Tech sector lacks candidates

The Covid-19 pandemic and various confinements have accelerated the digital transformation of companies, which increasingly need the services of Tech professionals. But recruitment in the digital sector is not sufficient to meet the high demand. Here's a closer look at a high-voltage sector with a shortage of applicants.

Covid-19 pandemic increases needs

Despite advantageous working conditions and massive recruitment, the number of digital professionals remains insufficient to meet business needs.

These needs are growing all the time, with the acceleration of digital transformation caused by the Covid-19 pandemic: profiles specializing in data, cloud and artificial intelligence are the most sought-after, whether by large groups, digital services companies, software publishers or startups.

These tensions in the Tech sector are not new, but they are accentuated by the growing awareness of a number of traditional players of the challenges of digitization. Many companies that previously outsourced digital tasks to external service providers are now recruiting developers to handle these projects in-house. As for innovative players such as start-ups, their needs are constantly growing.

According to Numeum, the organization formed by the merger of the digital services companies' union and the software publishers' association, there is a shortfall of 10,000 IT engineers in France to meet demand. France is not the only country to be affected by this shortage of candidates in the digital sector, which can be seen all over the world. In the United States, it is estimated that there will be a shortfall of 1.2 million IT engineers by 2026.

Remuneration, training, environment: companies multiply their arguments

Against this backdrop, Facebook's recent announcement that it would like to recruit 10,000 tech professionals in Europe for its metaverse project, based on virtual and augmented reality, is a source of great concern.

In the French software sector, 8 out of 10 publishers are already reporting difficulties in recruiting. Most of them are short of developers, who are therefore likely to be sought after by Mark Zuckerberg's company, to the detriment of European software publishers. For Facebook, on the other hand, the financial benefits are undeniable, as European developers are less expensive than those from Silicon Valley.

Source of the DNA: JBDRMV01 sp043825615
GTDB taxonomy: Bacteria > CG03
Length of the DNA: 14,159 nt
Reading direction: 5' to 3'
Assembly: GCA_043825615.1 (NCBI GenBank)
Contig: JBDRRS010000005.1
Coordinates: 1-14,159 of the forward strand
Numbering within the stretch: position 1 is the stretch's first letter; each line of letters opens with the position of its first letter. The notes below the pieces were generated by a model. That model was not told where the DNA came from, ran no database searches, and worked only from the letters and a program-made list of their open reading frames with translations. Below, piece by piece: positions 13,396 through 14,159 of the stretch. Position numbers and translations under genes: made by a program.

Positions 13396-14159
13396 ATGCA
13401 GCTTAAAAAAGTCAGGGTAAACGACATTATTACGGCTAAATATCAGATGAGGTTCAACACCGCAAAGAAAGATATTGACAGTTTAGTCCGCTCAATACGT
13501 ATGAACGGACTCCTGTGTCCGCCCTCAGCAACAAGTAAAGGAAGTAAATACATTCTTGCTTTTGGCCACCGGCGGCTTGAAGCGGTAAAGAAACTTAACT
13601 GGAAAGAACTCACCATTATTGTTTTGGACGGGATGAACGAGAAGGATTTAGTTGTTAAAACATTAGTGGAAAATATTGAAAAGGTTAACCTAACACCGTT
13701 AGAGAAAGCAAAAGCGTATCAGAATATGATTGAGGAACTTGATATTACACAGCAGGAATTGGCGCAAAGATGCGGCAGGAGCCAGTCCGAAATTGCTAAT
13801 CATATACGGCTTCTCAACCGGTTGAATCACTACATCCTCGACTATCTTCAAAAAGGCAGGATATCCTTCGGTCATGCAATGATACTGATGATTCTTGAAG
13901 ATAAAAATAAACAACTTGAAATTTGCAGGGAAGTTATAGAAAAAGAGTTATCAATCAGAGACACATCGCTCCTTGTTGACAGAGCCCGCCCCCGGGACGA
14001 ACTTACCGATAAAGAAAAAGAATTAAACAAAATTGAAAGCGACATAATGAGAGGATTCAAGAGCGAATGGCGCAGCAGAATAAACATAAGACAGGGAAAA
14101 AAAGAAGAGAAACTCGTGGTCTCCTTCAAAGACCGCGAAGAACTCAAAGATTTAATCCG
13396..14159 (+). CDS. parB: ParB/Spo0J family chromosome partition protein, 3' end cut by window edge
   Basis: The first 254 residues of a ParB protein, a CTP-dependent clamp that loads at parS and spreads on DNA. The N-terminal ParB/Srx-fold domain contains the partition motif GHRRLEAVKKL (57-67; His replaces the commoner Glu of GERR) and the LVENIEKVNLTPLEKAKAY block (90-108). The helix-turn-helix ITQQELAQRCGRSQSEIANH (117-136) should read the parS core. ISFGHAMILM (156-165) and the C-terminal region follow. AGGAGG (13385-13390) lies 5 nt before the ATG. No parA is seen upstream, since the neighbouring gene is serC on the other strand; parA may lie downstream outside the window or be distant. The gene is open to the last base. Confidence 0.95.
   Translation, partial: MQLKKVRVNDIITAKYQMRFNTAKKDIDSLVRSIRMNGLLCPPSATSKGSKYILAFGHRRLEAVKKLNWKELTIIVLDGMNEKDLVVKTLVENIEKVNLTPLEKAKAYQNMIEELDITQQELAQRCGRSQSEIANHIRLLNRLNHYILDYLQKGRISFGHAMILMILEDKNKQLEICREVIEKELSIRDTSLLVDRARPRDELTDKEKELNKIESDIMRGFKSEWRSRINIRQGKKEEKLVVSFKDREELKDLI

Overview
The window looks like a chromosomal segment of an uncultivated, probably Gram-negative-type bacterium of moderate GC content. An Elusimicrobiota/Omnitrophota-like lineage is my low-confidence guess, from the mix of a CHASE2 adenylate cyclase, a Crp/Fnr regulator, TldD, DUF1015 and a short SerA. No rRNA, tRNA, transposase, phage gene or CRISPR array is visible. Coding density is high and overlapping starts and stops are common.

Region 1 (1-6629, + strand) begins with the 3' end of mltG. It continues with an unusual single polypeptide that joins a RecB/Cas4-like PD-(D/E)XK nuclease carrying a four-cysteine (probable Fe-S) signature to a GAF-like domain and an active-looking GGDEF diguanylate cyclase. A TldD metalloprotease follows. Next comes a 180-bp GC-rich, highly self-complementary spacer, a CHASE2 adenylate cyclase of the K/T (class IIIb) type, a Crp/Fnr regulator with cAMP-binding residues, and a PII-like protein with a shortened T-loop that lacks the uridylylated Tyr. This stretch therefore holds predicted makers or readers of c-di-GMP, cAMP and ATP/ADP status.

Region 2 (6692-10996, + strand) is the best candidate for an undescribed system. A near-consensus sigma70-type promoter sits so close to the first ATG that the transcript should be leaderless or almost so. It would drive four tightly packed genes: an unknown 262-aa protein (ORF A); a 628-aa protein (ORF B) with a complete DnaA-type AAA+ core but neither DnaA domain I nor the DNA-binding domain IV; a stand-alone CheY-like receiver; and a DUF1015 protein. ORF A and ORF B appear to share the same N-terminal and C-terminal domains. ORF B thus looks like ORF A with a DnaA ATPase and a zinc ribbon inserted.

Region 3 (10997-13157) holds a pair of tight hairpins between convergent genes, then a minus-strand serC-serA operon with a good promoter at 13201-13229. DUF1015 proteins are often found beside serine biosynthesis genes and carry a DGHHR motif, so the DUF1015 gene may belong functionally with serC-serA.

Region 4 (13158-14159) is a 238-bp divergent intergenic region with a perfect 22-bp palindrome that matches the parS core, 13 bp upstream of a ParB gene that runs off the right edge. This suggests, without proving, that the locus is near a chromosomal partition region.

Digital services companies, meanwhile, are sorely lacking in SAP S4/Hana enterprise software integration experts. According to SAP's Managing Director in France, Frédéric Chauviré, demand is set to continue rising: he predicts an annual increase of 8% over the next 3 years.

In an attempt to attract the all-too-scarce talent of the tech sector, major corporations are offering higher salaries. But this is not enough. For example, Thalès, which employs over 30,000 engineers worldwide, has seen the percentage of professionals leaving each year rise from 5% to 15% in the space of a few years.

Indeed, large groups have to compete with startups, which attract many tech specialists, and can often offer them the same remuneration.

While telecommuting has made it possible for employers to hire geographically remote professionals, they also have to deal with the other side of the coin: any company can recruit these talents, whether it's located in France or thousands of kilometers away.

Young digital professionals arriving on the market are more interested in the ecological dimension of companies, and their continuing education offer, than in the remuneration that can be negotiated.

To remedy this talent shortage in the long term, we need to focus our efforts on training.

Currently, despite a number of initiatives aimed at encouraging professionals to retrain in the digital sector, and a 4.3% year-on-year growth in the number of engineering students enrolled in the IT sector, there is still a long way to go to attract candidates on a massive scale, and especially female candidates, as women are still largely in the minority in Tech professions.